Danah Boyd begins Chapter 2 of her book, It's Complicated, by presenting the ongoing war of privacy between parents and teens. More precisely, Boyd makes a bold statement when she says, "Many teens feel as though they’re in a no-win situation when it comes to sharing information online: damned if they publish their personal thoughts to public spaces, and damned if they create private space that parents can’t see." This statement, and especially the last part, caught my attention because of its relevance to society today and how easily I can relate.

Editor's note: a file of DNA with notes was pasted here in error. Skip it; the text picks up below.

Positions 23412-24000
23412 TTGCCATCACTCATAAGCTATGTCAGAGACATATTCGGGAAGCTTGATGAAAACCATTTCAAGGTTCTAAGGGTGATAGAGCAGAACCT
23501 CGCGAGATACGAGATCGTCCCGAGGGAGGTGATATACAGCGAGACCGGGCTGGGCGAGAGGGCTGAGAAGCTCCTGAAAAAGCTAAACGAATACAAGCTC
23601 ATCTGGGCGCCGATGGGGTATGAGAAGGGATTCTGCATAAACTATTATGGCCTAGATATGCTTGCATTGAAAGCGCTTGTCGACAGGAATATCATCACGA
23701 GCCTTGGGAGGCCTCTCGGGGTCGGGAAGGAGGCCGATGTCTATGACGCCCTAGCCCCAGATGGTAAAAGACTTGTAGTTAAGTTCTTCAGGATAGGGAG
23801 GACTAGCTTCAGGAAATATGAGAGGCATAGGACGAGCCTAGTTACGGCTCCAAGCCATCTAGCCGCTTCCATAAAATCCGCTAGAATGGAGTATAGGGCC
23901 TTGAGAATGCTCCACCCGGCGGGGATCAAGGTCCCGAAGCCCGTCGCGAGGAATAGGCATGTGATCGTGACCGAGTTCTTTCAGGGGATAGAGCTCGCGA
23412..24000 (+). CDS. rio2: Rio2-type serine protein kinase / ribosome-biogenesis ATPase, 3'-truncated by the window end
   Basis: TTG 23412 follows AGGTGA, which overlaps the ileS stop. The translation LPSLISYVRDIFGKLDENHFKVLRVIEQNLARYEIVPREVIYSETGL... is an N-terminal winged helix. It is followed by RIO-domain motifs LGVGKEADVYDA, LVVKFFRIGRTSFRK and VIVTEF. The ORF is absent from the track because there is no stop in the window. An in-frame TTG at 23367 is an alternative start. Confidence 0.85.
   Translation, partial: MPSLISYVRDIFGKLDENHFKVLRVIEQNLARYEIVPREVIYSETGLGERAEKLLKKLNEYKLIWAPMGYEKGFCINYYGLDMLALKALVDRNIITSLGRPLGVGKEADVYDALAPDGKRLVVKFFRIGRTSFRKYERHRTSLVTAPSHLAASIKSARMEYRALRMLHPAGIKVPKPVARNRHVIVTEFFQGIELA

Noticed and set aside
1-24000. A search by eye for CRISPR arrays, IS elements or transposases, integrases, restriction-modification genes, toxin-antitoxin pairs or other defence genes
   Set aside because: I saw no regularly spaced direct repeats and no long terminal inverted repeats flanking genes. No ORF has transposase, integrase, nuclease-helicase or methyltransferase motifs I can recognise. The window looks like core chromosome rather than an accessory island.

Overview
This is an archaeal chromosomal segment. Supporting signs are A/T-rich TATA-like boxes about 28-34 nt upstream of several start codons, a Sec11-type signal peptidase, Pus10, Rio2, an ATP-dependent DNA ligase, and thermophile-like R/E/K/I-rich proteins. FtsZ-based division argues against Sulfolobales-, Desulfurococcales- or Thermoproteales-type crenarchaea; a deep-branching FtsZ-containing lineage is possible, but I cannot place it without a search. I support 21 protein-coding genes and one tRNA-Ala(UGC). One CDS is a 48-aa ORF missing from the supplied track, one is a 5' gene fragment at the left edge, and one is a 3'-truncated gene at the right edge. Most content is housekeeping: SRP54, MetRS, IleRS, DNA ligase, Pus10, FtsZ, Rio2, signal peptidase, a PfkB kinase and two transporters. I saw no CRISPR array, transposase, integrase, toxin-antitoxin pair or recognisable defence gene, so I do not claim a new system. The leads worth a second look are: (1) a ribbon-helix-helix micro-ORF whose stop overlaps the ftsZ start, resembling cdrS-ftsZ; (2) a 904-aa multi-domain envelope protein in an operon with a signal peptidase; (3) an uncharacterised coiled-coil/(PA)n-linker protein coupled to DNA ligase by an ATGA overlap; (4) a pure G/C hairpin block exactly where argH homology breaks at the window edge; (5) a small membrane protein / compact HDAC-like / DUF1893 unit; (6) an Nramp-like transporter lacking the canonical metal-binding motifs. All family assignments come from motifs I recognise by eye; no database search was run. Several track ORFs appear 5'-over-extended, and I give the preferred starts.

As a teenager, I personally felt like I had to hide a lot of things from my parents. Sometimes, despite living thousands of miles away from them, I still feel this way. So when Boyd describes how so many teens feel like they cannot have a private for themself, it definitely hits home. At the same time, at this point in my life, I can definitely see why this "war" between parent and teen can be put into comparison with the "war" between the government and the people who are so adamant about their own privacy. And the reason why this comparison is so apt is because it draws from the stubbornness of both sides. The ones trying to hide everything they have and know are unbelievably stubborn about it, while the higher powers seem to ignore what they have to say and push forward. It's kind of like a tug of war, and until something happens in society that is significant enough to change people's minds, then I highly doubt that this war of attrition will end anytime soon.